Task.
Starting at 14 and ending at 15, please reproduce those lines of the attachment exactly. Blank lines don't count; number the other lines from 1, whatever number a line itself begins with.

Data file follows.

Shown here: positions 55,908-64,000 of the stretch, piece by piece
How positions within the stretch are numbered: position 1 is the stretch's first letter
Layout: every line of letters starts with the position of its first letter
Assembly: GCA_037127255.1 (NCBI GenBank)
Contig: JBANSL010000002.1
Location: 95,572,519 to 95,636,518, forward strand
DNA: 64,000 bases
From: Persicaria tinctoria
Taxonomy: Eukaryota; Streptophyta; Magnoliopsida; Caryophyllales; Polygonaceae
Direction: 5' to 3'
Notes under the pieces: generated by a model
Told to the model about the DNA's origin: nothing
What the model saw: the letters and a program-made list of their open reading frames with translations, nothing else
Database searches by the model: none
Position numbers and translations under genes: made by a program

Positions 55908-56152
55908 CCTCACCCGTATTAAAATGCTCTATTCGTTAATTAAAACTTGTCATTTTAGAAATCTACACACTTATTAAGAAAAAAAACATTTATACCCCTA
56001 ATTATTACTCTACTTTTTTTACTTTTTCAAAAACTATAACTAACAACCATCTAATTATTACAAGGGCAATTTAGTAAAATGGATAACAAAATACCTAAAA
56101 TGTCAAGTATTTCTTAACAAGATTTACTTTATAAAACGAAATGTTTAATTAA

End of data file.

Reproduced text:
Database searches by the model: none
Position numbers and translations under genes: made by a program